Local (Western Mass) author Robert V. S. Redick's debut novel, The Red Wolf Conspiracy, is a book that my David Eddings-loving teenage self would have thoroughly enjoyed. It has a big cast of characters, an expansive setting, and features sixteen-year old protagonists. One of my colleagues gave me an ARC of the book an eon ago, but as usual I didn't get around to reading it until I realized that there was an audio version (read by Michael Page). The benefit of this procrastinatory approach to reading things is that the sequel has come out in the meantime, and the third book's publication is imminent.
There are two great powers in the world of Alifros, the kingdoms of Arqual and the Mzithrin. Tensions between the two have been simmering since the end of official hostilities several decades ago, but all that will theoretically end with an upcoming treaty sealed by a marriage between an Arquali girl and a Mzithrin prince. The great ship Chathrand, a 600 year old sailing vessel of immense size, has been commissioned to take the unwilling treaty bride, Thasha Isiq, to neutral territory for the ceremony. Pazel Pathkendle is a tarboy from a conquered Arquali territory with a magical gift for languages who becomes her ally as they gradually discover that the ship's mission is a cover for a much more sinister plot centered around the mysterious Red Wolf artifact. The novel's vast cast of characters includes several "woken" animals, a race of Lilliputian beings, the tyrannical captain and his ship's crone, a sinister spymaster, Thasha's aging war hero father and duplicitous stepmother, etc., etc. There are almost too many characters, but the action is fast-paced and the world that Redick has created is fully realized.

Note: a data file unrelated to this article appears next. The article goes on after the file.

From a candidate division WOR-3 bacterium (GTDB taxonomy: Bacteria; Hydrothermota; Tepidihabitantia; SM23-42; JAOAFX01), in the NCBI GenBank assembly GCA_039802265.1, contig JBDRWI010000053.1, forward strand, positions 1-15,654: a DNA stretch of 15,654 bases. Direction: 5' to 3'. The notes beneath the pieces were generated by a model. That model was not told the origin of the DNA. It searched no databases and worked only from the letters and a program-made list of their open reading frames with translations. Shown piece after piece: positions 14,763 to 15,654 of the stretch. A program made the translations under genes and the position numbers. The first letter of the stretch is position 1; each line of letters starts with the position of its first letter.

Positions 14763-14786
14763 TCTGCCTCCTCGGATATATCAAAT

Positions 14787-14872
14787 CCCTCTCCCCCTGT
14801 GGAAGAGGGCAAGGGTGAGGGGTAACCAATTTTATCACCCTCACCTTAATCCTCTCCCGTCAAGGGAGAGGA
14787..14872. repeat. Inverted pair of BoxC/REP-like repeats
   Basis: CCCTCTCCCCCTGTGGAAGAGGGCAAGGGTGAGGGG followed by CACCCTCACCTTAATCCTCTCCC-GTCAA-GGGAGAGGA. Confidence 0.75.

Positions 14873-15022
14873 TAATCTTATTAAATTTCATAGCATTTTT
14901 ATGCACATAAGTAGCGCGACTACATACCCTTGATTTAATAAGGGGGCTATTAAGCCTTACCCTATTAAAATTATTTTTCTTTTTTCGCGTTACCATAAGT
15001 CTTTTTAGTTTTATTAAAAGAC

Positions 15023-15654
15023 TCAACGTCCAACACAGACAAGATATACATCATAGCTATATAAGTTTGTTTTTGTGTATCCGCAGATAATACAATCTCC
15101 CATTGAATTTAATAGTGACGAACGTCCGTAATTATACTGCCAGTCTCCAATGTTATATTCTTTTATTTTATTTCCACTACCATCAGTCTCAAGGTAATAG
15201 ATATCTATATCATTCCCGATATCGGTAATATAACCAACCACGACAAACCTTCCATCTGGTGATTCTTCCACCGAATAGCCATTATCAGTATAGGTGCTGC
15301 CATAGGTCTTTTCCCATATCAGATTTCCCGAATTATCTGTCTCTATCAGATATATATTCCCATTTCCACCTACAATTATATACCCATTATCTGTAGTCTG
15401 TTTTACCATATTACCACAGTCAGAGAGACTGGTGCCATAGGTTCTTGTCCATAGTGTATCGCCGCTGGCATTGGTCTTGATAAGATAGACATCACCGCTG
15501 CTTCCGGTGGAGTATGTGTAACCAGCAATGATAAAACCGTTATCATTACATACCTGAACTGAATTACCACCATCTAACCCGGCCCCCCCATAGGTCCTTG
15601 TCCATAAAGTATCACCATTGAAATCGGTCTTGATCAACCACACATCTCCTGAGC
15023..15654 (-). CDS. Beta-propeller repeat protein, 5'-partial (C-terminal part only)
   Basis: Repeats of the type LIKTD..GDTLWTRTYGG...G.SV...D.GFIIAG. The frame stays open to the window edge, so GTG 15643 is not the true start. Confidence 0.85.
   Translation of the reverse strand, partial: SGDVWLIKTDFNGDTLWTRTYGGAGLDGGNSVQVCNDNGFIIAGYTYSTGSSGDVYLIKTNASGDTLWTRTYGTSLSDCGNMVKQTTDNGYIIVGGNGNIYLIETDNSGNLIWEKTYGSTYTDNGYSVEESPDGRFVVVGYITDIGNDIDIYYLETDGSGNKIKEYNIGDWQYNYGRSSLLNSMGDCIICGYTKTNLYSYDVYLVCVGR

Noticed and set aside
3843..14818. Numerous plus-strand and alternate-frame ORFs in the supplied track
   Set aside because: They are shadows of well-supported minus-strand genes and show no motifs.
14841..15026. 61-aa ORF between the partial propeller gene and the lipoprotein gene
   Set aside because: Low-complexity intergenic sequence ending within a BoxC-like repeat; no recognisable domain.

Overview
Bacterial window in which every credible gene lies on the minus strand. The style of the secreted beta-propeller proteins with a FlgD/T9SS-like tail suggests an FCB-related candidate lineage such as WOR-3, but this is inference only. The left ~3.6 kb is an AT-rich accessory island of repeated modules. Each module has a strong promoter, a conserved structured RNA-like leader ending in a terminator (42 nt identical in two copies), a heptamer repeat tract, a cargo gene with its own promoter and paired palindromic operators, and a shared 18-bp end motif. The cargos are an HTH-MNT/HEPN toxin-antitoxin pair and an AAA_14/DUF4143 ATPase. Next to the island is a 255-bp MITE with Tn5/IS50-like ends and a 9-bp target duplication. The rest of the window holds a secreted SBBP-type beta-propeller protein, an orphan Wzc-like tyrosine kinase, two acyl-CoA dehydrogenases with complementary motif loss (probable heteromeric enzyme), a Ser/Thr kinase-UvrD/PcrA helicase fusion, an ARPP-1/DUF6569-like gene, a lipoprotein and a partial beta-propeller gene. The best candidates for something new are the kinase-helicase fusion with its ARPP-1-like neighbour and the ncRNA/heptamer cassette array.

Redick definitely violates the law of Do Not Create Complicated Fantasy Names That Will Make People Roll Their Eyes, and there are a few too many viewpoints and characters for an entirely smooth read, but I still ended up liking the book and will probably give the sequel a shot.
I like supporting local authors, so it's nice to find one that writes in a genre that I love. I do think it would work for that young adult reader who is looking for a fantasy epic (or a parent who is looking for fantasy that isn't also sexy for their budding enthusiast), so I am tagging this post as YA. I also think it might appeal to that group of fantasy readers (like me) that enjoys shipboard narratives like the Temeraire series. The concept of a gigantic, ancient ship is just pretty awesome.
Book Review Index
Dead Mother: Yes